Bill Black: Zero Prosecutions of Elite Banksters Is Too Many for the Wall Street Journal
Yves here. Although Bill Black’s post starts with how the Republicans have linked their attacks on the IRS to a broad-brush effort to depict any and all government oversight as an evil plot to destroy the profitability of upstanding businesses, he includes how the Clinton-Gore “Reinvent Government” initiative set out to cripple the IRS, and how that has hurt enforcement generally. Readers may recall one example discussed regularly on this blog: how the IRS refused to penalize clear violations of REMIC (Real Estate Mortgage Investment Conduit) rules that resulted from the failure to convey borrower notes to securitization trusts as stipulated in the 1986 Tax Reform Act.
In general, as tax maven Lee Sheppard has pointed out, the US does little in the way of tax law enforcement. As if you believe in the broken glass theory of lawbreaking (that failing to prosecute minor violations of the law, like petty vandalism, broadcasts that policing is lax, which encourages more serious crimes), it’s not hard to see that having a barely-on-the-job IRS would tell the moneyed classes that they can push the envelope in other areas and probably get away with it there too.
By Bill Black, the author of The Best Way to Rob a Bank is to Own One and an associate professor of economics and law at the University of Missouri-Kansas City. Cross posed from New Economic Perspectives
Unintentional self-parody was the result to a coordinated effort by the systemically dangerous institutions’ (SDIs) press flacks to gin up outrage that the Department of Justice (DOJ) would have the audacity to sue the SDIs’ for their manifold violations of the law. The Wall Street Journal recalled one of its former opinion page pundits to active duty as a shill for the Street. George Melloan’s August 25 column warned:
If dubious prosecutions continue to mount, they could backfire on the regulatory agencies and further diminish sinking public confidence in government. Ask the folks at the IRS.
Given the fact that there are zero prosecutions of any of the elite bankers whose frauds drove the crisis the phrase “if dubious prosecutions continue to mount” is surreal. Melloan’s IRS reference is a threat aimed at the banking regulators. If they ever emerge from their torpor and begin make criminal referrals and demand that DOJ prosecute the banksters Melloan is threatening to reprise the kneecapping that that Republicans members of Congress inflicted on the IRS at Senate hearings in 1989. Senator Roth (R. Del.) staged the hearing quite brilliantly as a series of alleged “horror stories” often told by alleged IRS “whistleblowers”
Leandra Lederman, a very conservative scholar, wrote a law review article that quoted the Republican leadership’s apocalyptic description of the hearing and the IRS.
In 1997, Congress held a series of hearings where the American people saw the Internal Revenue Service almost literally on trial. They saw a parade of witness [sic] come before Congress to testify about the naked abuse of power over at the Internal Revenue Service.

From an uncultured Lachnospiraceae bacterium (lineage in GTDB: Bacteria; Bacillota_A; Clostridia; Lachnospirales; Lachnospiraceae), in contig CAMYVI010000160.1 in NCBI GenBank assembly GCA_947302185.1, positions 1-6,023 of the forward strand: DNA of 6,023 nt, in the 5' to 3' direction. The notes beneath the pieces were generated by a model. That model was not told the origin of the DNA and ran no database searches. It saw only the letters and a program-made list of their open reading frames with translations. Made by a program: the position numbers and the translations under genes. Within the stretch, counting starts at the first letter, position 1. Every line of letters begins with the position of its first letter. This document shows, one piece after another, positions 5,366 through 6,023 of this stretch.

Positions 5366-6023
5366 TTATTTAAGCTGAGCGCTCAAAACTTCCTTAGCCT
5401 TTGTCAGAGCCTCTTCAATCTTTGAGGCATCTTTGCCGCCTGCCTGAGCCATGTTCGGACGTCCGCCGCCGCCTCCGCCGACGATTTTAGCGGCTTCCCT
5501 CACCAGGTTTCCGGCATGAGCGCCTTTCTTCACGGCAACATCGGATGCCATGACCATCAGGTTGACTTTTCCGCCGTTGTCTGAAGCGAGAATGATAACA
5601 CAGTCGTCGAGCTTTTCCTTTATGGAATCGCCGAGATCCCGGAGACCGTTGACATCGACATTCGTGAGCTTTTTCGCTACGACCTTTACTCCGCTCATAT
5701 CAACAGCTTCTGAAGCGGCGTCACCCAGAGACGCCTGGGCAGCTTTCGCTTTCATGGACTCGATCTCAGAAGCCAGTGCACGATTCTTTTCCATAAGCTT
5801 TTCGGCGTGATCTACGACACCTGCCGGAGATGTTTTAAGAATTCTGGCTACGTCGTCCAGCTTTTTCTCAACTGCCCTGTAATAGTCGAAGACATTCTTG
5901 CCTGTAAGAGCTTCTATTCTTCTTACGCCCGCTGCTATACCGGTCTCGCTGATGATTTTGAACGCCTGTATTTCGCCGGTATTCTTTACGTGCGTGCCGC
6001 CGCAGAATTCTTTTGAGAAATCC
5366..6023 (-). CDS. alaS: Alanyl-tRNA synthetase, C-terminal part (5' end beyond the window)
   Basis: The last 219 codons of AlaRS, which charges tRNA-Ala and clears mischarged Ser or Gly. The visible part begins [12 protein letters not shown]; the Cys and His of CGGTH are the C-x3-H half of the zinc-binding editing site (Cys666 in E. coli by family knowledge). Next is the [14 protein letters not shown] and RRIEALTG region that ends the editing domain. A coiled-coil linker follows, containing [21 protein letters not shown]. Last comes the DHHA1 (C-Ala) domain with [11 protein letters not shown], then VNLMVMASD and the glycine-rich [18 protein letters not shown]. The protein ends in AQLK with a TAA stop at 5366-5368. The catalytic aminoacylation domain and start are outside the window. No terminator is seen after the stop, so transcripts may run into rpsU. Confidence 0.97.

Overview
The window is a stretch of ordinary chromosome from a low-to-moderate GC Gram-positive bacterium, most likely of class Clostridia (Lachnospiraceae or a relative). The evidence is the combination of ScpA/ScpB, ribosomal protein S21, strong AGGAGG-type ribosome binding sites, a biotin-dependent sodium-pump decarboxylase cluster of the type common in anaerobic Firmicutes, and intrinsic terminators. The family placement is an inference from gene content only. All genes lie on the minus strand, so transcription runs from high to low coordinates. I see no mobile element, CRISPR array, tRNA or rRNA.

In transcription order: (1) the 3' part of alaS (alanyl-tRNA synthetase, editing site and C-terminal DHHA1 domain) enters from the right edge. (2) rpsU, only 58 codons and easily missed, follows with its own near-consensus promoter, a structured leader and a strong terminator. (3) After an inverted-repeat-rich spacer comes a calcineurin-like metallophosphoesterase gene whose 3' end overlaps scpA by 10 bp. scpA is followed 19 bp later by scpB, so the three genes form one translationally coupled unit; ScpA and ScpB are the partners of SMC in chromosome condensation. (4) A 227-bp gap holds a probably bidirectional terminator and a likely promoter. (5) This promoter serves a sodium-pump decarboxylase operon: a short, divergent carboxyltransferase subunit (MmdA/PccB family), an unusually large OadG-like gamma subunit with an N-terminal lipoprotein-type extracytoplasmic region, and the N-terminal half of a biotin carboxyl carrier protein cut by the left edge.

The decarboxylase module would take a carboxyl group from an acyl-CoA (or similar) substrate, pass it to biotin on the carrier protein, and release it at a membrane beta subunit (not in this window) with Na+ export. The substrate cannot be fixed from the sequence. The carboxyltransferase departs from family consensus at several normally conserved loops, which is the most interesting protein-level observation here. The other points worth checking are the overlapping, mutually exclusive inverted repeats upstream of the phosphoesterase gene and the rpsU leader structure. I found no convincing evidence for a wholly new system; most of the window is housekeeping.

We saw current and former IRS agents who had to testify in secret because they feared for their lives. We saw ordinary citizens, taxpayers, who talked about how an audit turned their entire lives upside down, with some of them suffering great financial loss that will never be recovered. We saw a government agency totally out of control, lacking accountability, an agency where one is guilty until proven innocent.
We saw and heard all this and we acted to put a stop to it. We enacted sweeping reforms of the IRS to make it more efficient and taxpayer friendly….
Representative Boehner (now the Speaker of the House) literally demonized the IRS:
This Halloween, the Republican Congress is unmasking the IRS for what it really is: a bureaucratic monster stalking the American taxpayer….
Senator William Roth, who chaired the hearings, also co-authored a book that “vividly recreate[s] the stories of the victims of the Internal Revenue Service using exclusive interviews with those who have been unjustly audited, foreclosed, prosecuted, and worse.”
Ron Paul released a statement calling the hearings “wonderful IRS bashing” of the agency’s “ruthless tactics.”
There were only two problems with the Republican’s self-described “horror stories” – they weren’t true and they provided the pretext for the Republicans to gut the effective enforcement of the tax laws and the wealthiest tax cheats. But that description leaves out much of the story, for the Clinton and Gore administration under the rubric of “Reinventing Government” endorsed the Republican slanders of the IRS and partnered eagerly with the Republicans and wealthy business interests to gut the IRS’ effectiveness. The two administration officials that designed the 200 specific measures that gutted the IRS were Treasury Secretary Rubin and his deputy, Larry Summers.
The Charges against the IRS Were Baseless, Partisan Slanders
The author of the same law review article notes:
The government subsequently investigated many of the horror stories and found them to be unfounded or exaggerated—a standard risk in relying on anecdotes as the basis for legislation—but the investigation was not completed until after Congress had reacted to the show. [GENERAL ACCOUNTING OFFICE, GAO REPORT ON ALLEGATIONS OF IRS TAXPAYER ABUSE (May 24, 1999), LEXIS, 2000 TNT 80-13; see also Joe Spellman, Conference Panel Ponders Finance Hearing Horror Stories, 83 TAX NOTES 1854, 1854–55 (1999) (discussing the hearings generally and mentioning the situation of John Colaprete in particular)]